If you were to stroll through the Mazda 3 assembly plant in Hofu, Japan, it wouldn’t be unusual to find a bamboo-and-paper shoji door in an engineer’s locker. “It opens and slides without much effort,” explains Hirotaka Takaya, doors development engineer. Nor should you be surprised to find a drawing of the anatomy of a human arm. “We determined which muscles are used to operate [the shift lever],” explains Takao Kijima, former MX-5 Miata program manager, “to balance the amount of strength needed.” Kijima further suggests, “When the car and driver are in harmony, driving is fun.”
So just thinking about pushing the shifter into first gear is seemingly sufficient to get the job done, and, if you so desire, you can make four upshifts without depressing the clutch. Jumping rudely in and out of the throttle produces no driveline snatch. And the steering feels as if it circulates on needle bearings submerged in Jergens lotion.
Of course, some of the 3’s goodness can also be attributed to the company’s Skyactiv program, which so far remains a confounding mystery to consumers and rightly so. In part, it’s a version of simultaneous engineering that says, “The guy who designs the bolt will do so alongside—and with the advice of—the guy who designs the nut.” But in practice, Skyactiv’s mandate is to earn gains by fixing little, boring things that were previously not wholly in Mazda’s cross hairs. The program might better have been called “We pick nits,” although that makes for an unappetizing catchphrase.
One big Skyactiv victory has been the reduction of engine NVH, not by adding sound deadeners but by reducing friction. The more freely a device spins, in theory, the less racket it’s likely to make. In Mazda’s gas engines, for instance, Skyactiv has reportedly reaped a 54-percent reduction in valvetrain friction, a 74-percent increase in oil-pump efficiency, a 31-percent increase in water-pump efficiency, and 13 percent better breathing.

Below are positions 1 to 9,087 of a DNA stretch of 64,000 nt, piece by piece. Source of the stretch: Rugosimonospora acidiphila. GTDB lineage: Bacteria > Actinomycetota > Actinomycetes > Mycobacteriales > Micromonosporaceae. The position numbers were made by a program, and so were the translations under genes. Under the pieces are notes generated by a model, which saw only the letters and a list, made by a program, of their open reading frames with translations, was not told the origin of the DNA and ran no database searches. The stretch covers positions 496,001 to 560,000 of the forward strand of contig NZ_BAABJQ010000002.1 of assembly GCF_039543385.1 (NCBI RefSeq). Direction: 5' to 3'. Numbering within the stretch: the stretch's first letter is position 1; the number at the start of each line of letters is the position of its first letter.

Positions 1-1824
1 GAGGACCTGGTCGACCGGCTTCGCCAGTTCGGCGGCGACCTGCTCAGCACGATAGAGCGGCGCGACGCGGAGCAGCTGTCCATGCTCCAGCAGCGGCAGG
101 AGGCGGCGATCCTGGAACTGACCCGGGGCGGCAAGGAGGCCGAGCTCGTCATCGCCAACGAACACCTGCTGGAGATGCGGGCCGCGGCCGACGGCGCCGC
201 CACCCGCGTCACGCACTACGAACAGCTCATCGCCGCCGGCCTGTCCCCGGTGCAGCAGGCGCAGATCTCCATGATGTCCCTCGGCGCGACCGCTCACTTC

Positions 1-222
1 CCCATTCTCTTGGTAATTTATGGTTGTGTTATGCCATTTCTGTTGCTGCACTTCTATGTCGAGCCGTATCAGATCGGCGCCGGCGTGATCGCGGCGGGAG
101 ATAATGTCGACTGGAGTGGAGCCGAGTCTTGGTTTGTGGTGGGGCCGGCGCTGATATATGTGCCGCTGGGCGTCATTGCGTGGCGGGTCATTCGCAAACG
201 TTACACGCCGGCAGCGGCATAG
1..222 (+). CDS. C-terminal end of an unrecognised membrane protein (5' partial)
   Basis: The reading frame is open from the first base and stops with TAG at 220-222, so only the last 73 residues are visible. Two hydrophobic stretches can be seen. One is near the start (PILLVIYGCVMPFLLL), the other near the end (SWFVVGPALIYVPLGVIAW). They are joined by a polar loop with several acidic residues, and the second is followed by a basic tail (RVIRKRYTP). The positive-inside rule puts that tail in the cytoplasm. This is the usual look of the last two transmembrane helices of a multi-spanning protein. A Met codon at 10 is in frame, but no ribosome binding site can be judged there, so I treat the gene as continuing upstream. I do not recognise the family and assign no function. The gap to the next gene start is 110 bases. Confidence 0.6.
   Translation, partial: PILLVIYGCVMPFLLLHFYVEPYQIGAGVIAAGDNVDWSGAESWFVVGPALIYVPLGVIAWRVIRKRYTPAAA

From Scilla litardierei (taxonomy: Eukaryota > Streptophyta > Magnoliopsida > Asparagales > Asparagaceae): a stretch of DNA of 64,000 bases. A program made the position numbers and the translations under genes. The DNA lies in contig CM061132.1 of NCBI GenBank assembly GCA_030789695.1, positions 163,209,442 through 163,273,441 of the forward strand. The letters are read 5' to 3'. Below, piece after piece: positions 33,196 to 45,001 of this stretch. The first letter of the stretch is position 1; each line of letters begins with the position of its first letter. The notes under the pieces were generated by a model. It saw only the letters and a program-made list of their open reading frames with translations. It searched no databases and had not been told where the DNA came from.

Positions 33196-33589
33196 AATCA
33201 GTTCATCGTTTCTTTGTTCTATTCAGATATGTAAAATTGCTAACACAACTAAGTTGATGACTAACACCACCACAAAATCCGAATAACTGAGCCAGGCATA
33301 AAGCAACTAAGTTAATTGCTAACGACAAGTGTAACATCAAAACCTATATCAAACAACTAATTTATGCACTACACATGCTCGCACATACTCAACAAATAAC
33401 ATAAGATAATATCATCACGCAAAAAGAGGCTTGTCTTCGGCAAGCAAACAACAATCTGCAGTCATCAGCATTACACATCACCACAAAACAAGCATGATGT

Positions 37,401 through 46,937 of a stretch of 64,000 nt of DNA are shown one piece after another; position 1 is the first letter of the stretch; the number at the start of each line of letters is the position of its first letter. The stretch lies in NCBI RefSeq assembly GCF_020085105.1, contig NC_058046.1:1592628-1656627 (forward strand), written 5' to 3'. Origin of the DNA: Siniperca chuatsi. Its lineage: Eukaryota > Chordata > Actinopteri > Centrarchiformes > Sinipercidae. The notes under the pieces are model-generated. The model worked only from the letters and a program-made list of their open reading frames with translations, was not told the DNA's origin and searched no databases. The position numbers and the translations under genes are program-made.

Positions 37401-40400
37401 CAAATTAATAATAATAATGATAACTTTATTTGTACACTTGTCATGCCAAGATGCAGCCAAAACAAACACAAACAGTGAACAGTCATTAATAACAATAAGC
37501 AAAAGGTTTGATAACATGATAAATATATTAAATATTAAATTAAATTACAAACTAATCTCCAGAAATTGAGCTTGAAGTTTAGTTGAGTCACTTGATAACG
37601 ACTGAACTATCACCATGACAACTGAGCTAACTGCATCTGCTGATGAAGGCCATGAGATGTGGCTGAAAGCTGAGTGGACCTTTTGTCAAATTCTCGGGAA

Mazda claims that Skyactiv also has the happy side effect of piquing curiosity. Says Masahiro Moro, an executive of Mazda Japan: “If something is strange, we don’t turn away. We study it.”
One thing that got studied was the manufacture of engine blocks. The 3’s blocks previously passed through 45 machining processes requiring six hours. Now CNC machines do all 45 jobs at only three stations in 1.3 hours. It’s a big deal when you’re producing 150 to 200 Mazda 3s a day, as Hofu does.
It helps, too, that Ford has finally withdrawn its foot from Mazda’s doorjamb. Mazda is back doing what it does best: building small cars (and great-driving crossovers). No trucks or luxury sedans. Look what a carmaker can do when it focuses on the small stuff.